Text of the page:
S/V Hello World's Travel Log

i'm turning into my father...

Recently, my dad has taken to baking bread. All sorts of different bread. He makes breads that I've ever only bought in stores (french bread) and some that people only dream about (cranberry walnut). His bread has become an alternate currency of sorts - he barters them for all sorts of things...farm fresh eggs among others. My grandmother thinks this is a waste of time and he could be doing things much more useful with his time. I'm thinking it's a better and better idea - save the walnuts. If we're going to be on the boat for weeks at a time, we're going to have to learn how to be a bit more self-sufficient in the most basic of ways. So I've started baking bread. Yup, I'm turning into my father.

The first challenge was finding yeast at the grocery store. I felt like a bit of a doof when I asked one of the Fred workers where to find it while we were both standing right there in front of it. Hey, this stuff is small. I made my best guess at the water temp since we don't have a thermometer aboard - turns out this yeast stuff is picky. Per the recipe, the bread was supposed to rise to double it's size - did it tell me how long this would take? No. I gave it an hour or so and after checking it every 2 minutes asking Jason if he thought it was doubled in size, I tried a different tactic and put it on the table above the heater. I've been known to put food products above heaters with some disastrous results, but this time worked - the yeast just wanted some warmth.

So, ta da! My first foccacia loaf - and it's not too bad, I have to say. I'm looking forward to baking lots more and Jason's looking forward to eating it...

Now...who wants to barter for some eggs...



Anonymous said...

Lolo has been baking for a couple years now and she's gotten pretty good. She does gluten free as well. You should hit her up for some tips. :)

McKenzie said...

Impressive! (No, not the bread, but that too, I was referring to the fact that this blog post contains: zero nerdy sailing references!!)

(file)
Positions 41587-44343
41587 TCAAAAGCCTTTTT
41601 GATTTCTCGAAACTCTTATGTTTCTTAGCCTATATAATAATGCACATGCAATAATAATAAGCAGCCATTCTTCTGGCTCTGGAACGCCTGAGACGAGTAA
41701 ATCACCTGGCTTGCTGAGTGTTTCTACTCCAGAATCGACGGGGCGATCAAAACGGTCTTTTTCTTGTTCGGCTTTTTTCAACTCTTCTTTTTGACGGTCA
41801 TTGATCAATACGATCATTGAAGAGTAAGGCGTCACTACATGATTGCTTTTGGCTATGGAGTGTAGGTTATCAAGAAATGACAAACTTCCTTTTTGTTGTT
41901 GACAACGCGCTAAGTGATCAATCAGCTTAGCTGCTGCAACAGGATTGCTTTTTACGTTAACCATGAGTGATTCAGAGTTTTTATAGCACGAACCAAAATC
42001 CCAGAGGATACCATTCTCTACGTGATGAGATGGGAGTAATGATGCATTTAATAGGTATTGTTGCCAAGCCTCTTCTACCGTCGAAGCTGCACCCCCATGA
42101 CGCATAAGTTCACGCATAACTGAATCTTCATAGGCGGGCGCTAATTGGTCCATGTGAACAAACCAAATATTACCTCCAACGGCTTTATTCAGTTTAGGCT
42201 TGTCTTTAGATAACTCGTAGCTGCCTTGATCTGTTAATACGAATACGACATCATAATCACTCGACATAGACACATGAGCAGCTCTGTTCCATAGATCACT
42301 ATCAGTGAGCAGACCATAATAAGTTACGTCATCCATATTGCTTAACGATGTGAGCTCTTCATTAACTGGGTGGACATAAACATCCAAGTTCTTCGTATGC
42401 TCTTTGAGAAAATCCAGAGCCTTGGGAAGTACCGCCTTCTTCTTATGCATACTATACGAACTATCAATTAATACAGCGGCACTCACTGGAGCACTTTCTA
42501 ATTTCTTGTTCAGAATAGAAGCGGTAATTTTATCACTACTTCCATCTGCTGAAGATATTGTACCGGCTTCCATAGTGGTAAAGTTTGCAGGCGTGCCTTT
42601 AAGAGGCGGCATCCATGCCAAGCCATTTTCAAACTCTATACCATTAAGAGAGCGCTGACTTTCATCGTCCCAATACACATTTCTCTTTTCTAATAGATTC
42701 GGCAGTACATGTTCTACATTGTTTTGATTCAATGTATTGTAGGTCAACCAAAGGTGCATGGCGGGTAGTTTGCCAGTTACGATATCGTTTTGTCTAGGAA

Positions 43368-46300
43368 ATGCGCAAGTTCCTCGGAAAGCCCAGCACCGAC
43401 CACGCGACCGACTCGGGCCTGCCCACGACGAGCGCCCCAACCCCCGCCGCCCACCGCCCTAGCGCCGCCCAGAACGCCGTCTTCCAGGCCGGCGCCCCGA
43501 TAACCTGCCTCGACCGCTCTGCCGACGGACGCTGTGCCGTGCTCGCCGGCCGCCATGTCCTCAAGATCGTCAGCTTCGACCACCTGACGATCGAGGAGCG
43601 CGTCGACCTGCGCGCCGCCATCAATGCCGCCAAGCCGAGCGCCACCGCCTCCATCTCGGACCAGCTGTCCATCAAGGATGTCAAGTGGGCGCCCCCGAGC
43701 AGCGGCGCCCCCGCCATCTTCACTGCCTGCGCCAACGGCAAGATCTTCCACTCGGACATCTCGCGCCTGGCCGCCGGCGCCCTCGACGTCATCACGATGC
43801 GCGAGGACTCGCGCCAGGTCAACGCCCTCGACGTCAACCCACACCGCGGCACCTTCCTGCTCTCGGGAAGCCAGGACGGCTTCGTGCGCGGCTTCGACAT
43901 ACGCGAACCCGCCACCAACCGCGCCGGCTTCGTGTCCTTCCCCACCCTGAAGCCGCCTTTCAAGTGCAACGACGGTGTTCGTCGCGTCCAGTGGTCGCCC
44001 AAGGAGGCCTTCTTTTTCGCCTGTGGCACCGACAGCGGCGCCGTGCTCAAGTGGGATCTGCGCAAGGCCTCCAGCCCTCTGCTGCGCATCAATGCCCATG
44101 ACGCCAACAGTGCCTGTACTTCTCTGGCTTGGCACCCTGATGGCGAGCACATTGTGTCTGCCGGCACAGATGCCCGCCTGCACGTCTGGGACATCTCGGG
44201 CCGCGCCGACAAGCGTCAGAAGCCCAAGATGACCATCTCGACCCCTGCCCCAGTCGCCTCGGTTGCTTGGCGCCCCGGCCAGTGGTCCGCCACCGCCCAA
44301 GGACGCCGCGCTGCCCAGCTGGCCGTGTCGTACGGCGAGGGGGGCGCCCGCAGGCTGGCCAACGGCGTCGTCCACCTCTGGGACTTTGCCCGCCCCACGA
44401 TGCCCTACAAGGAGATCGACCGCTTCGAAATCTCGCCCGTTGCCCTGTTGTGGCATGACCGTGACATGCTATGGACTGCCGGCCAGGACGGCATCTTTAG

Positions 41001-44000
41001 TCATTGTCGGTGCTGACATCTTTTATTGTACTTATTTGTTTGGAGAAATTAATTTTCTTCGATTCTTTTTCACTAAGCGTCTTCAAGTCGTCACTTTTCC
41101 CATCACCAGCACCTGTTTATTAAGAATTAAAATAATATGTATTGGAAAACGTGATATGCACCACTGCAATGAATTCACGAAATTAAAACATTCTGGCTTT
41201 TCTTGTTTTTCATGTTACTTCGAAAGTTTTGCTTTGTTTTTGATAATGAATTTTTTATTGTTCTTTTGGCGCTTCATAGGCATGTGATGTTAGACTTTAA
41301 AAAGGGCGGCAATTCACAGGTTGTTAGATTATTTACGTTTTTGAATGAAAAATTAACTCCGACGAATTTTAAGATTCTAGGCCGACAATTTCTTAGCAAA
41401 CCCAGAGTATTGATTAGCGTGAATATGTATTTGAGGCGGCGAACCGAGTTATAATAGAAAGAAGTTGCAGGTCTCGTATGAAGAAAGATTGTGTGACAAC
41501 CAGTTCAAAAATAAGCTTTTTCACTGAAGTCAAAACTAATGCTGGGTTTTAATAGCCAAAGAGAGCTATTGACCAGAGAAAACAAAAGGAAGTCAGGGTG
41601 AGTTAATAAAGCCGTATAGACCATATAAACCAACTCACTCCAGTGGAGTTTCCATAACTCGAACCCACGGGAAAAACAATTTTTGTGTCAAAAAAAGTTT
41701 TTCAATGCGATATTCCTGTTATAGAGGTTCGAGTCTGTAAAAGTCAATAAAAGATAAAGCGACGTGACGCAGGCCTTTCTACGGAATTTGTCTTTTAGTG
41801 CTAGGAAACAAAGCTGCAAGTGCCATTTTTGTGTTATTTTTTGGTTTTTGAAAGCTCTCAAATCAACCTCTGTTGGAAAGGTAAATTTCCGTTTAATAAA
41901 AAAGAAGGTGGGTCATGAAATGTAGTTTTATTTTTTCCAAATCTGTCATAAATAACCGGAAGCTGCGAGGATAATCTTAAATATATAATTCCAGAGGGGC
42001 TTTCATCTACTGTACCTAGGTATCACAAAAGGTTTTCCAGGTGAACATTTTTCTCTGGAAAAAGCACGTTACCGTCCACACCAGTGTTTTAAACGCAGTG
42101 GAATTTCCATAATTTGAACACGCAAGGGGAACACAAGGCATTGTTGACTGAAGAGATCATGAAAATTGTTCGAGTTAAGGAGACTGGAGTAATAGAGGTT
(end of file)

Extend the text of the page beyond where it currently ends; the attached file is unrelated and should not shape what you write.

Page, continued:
Anonymous said...

You guys are so spoiled... you have an oven!

Good rule of thumb for water temp and yeast... the water should be body temperature which is pretty easy to guestimate using your finger.

Kim has a really good, really easy bread recipe that'd be perfect for boats.

If you get into a regular bread baking schedule start saving a little dough every time and putting it back in. If you bake every 2-3 days you won't even need yeast anymore after a while.

How was your trip to the south sound?

Anonymous said...

Congratulations! Always best to take your successes where you find them.

Side benefit is the warmth and smells generated.

Anne said...

Christy, the engineer in you will love the science of breadbaking...that's what your father finds so fascinating.
4 simple ingredients = magic

JT said...

My dad makes bagels and cheese now! And he's bringing more eggs for us from his chickens in a WEEK.

If only we could trade our goods for Paseo's!

Or maybe... PESOS!?!
I mean coconuts.
Or massages by old naked dudes.

Butch said...

Oh u lucky gob! To have an oven - wow.

I bake bread about 2/week. I dont barter it, we just eat it. I use a bread machine, but my own reciepes - mostly water, oil, wheat and yeast. It only takes me about 5 min to turn out a nice 2 lb loaf. Simple stuf but yummy.

I'm an old gob - 70, maybe it an agae thing about the bread.

I'm gona find one of those oven thingy's that you can use on a Coleman stove.

I'd feel reallt accomplished if I cud turn out a nice loaf while tied up at James Is.

Anonymous said...

Guess what? We're going to be neighbors! Hope to meet you in person someday!

On the topic of your breadmaking, Bobbi loves making bread and I'm sure she'd be happy to give some more tips too. For extended cruising, we will be trying our hand at canning and smoking fish.